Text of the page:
74. Why Beautiful People Have More Daughters: From Dating, Shopping, and Praying to Going to War and Becoming a Billionaire, by Alan S. Miller and Satoshi Kanazawa
I had never really heard of evolutionary psychology before I picked up this book this weekend, but I think I will be reading more about this soon. This was really fascinating. They did a couple of things I really liked, one about how they treated the material, and one involving the end notes. First, they made a point of saying that just because something is shown scientifically to be the way things are, it doesn't mean they are good or that we shouldn't try to change things. But, if we want to change things, first we need to understand what is going on, even if we don't like it; we can only make effective changes if we are looking at reality rather than what we would like it to be.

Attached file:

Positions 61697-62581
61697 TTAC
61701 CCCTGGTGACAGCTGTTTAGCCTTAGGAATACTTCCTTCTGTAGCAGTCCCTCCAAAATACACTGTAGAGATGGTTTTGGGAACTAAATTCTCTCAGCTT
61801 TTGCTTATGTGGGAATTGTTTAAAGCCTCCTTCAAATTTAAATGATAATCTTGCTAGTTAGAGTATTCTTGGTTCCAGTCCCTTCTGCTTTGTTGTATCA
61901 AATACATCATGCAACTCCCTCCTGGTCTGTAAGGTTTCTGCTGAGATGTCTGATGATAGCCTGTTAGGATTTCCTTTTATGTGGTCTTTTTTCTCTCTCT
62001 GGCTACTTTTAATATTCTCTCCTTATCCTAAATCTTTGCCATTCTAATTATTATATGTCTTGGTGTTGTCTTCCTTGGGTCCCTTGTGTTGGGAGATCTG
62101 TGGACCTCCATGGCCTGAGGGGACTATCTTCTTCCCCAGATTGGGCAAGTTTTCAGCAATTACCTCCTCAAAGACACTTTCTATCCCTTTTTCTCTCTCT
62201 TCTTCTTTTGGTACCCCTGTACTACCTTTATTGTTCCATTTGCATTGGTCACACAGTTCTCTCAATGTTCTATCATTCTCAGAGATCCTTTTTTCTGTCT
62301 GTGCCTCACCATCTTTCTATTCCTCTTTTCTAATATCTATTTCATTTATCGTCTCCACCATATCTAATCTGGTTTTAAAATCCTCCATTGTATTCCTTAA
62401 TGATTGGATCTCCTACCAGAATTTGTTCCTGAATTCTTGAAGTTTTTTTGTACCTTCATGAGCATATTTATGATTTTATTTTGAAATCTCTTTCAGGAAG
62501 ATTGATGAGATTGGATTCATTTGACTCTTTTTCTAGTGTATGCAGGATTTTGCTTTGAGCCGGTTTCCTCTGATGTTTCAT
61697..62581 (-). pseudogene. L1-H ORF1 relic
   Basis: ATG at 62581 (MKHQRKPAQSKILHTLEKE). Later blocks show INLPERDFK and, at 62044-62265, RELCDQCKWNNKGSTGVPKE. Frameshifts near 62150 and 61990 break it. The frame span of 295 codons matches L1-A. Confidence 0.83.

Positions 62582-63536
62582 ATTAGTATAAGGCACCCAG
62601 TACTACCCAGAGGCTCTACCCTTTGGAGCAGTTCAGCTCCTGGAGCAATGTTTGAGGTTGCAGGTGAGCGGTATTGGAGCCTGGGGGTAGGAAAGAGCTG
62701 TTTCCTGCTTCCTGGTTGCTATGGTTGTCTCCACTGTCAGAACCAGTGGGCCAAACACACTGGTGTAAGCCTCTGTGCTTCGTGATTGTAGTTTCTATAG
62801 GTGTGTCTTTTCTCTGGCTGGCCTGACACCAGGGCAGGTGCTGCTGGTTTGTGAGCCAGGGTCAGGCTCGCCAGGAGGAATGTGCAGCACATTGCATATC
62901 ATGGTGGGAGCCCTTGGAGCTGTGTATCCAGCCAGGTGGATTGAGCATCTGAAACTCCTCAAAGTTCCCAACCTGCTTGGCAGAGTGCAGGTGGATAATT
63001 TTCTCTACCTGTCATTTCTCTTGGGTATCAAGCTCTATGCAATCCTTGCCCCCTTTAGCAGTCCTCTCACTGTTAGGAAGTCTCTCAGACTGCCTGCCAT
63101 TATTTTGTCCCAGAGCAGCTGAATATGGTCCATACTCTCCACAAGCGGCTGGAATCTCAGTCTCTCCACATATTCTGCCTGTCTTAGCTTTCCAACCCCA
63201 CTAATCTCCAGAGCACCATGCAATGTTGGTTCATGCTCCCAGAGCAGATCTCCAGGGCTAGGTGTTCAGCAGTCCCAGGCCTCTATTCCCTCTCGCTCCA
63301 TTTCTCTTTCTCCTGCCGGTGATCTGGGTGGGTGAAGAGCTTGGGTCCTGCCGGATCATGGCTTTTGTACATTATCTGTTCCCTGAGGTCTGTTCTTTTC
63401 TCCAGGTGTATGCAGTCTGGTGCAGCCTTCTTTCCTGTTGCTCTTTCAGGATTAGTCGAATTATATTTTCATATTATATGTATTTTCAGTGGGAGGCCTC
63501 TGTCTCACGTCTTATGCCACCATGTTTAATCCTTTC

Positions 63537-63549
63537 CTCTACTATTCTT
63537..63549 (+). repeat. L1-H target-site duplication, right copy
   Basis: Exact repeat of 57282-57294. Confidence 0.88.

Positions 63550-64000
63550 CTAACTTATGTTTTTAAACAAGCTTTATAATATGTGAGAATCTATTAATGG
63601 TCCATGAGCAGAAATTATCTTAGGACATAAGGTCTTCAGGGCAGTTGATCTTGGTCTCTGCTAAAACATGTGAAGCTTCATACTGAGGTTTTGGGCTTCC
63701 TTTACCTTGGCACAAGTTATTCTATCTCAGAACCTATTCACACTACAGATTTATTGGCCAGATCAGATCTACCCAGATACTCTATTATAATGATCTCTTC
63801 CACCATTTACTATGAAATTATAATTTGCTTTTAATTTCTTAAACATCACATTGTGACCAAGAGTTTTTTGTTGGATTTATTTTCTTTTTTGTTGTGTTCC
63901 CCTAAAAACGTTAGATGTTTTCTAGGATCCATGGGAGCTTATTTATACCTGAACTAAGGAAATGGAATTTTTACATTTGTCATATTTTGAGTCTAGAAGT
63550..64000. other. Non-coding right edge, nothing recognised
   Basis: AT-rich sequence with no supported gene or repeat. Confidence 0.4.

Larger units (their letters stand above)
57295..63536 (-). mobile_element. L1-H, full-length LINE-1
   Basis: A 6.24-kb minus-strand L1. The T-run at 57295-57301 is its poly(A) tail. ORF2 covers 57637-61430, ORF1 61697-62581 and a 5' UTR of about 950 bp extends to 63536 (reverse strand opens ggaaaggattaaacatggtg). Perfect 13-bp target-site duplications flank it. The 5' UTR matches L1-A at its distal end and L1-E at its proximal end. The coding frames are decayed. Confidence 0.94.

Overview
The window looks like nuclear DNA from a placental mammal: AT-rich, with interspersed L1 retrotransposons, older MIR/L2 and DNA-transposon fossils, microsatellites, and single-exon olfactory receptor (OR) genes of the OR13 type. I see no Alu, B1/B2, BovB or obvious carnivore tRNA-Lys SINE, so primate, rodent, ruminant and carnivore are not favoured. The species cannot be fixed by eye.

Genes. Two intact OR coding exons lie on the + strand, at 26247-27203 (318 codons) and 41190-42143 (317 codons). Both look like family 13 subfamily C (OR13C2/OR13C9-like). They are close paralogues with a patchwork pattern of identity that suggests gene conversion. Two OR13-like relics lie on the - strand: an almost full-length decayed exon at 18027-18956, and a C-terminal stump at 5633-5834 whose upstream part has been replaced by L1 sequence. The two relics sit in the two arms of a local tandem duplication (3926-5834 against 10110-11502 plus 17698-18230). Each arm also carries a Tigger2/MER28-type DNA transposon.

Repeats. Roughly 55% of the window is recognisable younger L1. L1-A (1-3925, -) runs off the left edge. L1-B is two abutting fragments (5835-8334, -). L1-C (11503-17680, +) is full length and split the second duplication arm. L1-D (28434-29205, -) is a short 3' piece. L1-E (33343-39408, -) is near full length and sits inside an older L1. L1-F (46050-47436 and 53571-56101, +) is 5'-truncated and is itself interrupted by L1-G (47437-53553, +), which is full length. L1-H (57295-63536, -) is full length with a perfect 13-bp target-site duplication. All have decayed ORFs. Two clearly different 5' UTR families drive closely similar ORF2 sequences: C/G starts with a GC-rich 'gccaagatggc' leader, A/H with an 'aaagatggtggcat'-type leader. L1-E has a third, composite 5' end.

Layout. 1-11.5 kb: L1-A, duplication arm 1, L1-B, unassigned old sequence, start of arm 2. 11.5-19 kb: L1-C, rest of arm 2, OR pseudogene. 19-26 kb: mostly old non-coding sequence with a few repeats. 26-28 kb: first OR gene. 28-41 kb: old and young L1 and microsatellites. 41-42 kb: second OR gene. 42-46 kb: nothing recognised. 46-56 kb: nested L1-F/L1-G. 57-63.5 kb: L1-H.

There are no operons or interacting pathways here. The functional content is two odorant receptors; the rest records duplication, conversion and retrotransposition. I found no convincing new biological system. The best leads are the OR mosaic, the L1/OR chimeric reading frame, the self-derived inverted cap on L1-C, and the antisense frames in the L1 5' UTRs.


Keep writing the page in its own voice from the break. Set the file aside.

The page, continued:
Second, on the endnotes, they used a regular superscript for notes that were just citations of studies, and bracketted superscript for notes that contained additional information. I have never seen a book that did that, but it was wonderful. I hate paging back and forth just to read something like Miller, Brown and Doe, 1987. It was nice to know when it was really worth it to go to the back of the book.
More about the actual topic--fascinating. Not shockingly, it turns out that the motivation for almost everything we do is sex and reproduction. It is interesting to see how different behaviors make their way back to sex and reproduction, though. The sections on risk evaluation were interesting, too. I am very motivated to find more in depth books on this topic.